Film Review: Left Behind: World At War (dir by Craig R. Baxley)

With the 2005 film, Left Behind: World At War, the Left Behind series enter special guest star territory.  Kirk Cameron and Brad Johnson, while still present in the film, were largely pushed to the background and Louis Gossett, Jr. and Charles Martin Smith popped up as Nicolae Carpathia’s two main adversaries.

Gossett plays President Gerald Fitzhugh.  Smith plays Vice President John Mallory.  (Speaking as someone of Irish descent, it fills me with pride to think that America will someday be led by the presidential ticket of Fitzhugh and Mallory.)  Despite the fact that Carpathia (again played by Gordon Currie) spent the previous film talking about how, under his leadership, there would be no more borders, it appears that there still are borders.  However, Carpathia has a plan to take care of that.  Mallory has discovered the plan but, right after he tells Fitzhugh about it, they’re attacked by Carpathia’s goons.  The presidential limo is blown up and with it, John Mallory.  (Poor Charles Martin Smith.)  Fitzhugh manages to escape, thanks to the help of the Tribulation Force.

It turns out that Carpathia’s latest scheme is to steal the few remaining bibles in the world, lace them with anthrax, and then distribute them back to the believers.  Gossett gets to go full action hero as he tries to stop Carpathia and good for him.  As for the other members of the Tribulation Force, Buck (Kirk Cameron) marries Chloe Steele (Janaya Stephens) and Chloe’s father, Rayford (Brad Johnson), meets his former lover, Hatti Dunham (Chelsea Noble).  Hattie is now Carpathia’s lover and is pregnant with his child.  Some members of the Tribulation Force die over the course of the film.  Buck has a moment of anger at God, which is the best scene in the film because it at least acknowledges that one can believe and still be angry.  The majority of the film, however, is Lou Gossett, Jr. wandering around with a “How did I go from winning an Oscar to appearing in this?” look on his face.

Anyway, credit where credit is due.  World at War is the most action-packed of the Left Behind films and, while it’s still definitely an evangelical film, it’s considerably less preachy than either the first Left Behind film or Tribulation Force.  World at War is pure melodrama, with a lot of plotting and evil cackling and overdone action scenes.  If you don’t want to listen to the dialogue, you can focus on just how small the film’s version of the Oval Office is.  That’s what happens when you try to a globe-spanning epic on a low budget.  Sometimes, you have to settle for a small replica of the Oval Office instead of trying for the real thing.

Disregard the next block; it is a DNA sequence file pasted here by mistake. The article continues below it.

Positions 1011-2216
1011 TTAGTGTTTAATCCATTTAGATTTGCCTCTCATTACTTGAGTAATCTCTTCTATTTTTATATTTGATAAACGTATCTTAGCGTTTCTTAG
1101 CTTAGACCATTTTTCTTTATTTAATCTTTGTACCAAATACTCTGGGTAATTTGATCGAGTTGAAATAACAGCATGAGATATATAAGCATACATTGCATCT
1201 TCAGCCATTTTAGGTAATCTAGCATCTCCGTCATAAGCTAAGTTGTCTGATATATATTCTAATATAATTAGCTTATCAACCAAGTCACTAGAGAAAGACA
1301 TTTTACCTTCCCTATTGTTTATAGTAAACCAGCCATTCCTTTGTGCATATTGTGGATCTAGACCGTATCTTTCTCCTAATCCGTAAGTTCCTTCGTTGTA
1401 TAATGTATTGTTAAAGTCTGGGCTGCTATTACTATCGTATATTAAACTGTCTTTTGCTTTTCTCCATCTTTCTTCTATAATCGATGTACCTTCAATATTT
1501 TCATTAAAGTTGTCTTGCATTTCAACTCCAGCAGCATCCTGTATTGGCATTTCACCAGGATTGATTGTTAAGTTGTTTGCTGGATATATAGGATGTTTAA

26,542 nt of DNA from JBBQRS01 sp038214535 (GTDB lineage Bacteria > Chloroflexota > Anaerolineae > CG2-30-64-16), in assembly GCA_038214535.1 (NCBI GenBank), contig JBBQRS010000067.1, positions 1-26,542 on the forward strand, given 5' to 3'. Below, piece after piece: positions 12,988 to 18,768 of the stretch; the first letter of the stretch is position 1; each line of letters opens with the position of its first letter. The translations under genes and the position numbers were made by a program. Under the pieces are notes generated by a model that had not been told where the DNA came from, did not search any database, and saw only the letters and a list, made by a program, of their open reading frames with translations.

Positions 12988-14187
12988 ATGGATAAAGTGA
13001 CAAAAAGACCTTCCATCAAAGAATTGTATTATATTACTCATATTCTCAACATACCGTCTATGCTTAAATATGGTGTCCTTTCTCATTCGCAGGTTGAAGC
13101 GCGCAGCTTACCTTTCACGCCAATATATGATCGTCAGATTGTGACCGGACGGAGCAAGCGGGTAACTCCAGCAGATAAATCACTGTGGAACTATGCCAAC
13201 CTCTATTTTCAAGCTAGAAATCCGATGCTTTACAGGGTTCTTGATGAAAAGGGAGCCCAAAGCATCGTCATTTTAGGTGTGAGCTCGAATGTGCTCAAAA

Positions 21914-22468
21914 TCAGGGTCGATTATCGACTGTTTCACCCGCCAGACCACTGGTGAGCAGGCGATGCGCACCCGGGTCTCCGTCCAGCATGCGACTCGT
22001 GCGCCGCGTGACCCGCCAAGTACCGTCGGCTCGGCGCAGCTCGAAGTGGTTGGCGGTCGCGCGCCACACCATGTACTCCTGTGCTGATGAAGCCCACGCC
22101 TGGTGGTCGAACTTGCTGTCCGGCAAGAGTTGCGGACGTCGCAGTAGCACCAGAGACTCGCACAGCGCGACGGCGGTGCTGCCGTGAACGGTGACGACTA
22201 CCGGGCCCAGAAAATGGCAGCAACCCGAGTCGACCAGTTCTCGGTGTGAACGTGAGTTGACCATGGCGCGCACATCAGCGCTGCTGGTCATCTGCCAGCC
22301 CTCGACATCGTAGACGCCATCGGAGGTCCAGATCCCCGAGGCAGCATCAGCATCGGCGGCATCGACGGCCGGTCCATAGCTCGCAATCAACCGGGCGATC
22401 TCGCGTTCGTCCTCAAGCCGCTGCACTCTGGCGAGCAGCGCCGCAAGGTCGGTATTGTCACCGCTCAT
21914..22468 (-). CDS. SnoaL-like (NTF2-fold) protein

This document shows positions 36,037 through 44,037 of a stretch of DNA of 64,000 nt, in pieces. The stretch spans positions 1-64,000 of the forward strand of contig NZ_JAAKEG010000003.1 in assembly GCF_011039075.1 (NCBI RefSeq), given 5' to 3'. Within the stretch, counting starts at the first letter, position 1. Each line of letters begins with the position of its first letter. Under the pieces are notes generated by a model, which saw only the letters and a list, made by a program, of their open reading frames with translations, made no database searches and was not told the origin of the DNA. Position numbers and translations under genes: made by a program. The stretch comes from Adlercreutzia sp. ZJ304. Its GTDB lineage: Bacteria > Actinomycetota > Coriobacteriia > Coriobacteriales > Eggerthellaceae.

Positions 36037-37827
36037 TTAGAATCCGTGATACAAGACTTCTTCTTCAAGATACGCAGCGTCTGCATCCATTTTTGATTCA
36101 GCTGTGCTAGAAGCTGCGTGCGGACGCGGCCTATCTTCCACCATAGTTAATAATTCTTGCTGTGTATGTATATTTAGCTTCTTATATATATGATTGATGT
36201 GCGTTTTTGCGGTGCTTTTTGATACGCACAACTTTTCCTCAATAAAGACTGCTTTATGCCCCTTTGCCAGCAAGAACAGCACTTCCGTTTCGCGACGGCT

That’s not to say that World At War is a particularly good film.  Brad Johnson gets even less to do than in the second film and Kirk Cameron is still Kirk Cameron.  Since he lost his job at the end of Tribulation Force, we’re no longer asked to believe that Kirk Cameron’s playing a respected journalist.  Instead, Buck is now just a self-righteous evangelist and, for obvious reasons, it’s easy to believe Kirk Cameron in that role but Kirk Cameron is one of those actors who is far more likable when he’s miscast than when he’s playing himself.  Much as with Tribulation Force, World At War can’t seem to decide just how powerful Carpathia actually is.  He’s got supernatural powers and is apparently actually immortal and yet, he is often easily deceived by the simplest of ruses and is incapable of killing anyone until their usefulness to the film’s narrative has expired.

Louis Gossett, Jr. was smart enough to play a character who dies at the end of World At War, therefore freeing him from having to appear in any more Left Behind movies.  It turned out to be a moot point, however.  This was the last Left Behind film until the recent unsuccessful attempt to reboot the franchise with Nicolas Cage as Rayford Steele.

One response to “Film Review: Left Behind: World At War (dir by Craig R. Baxley)

  1. Pingback: Lisa’s Week In Review: 8/24/20 — 8/30/20 | Through the Shattered Lens

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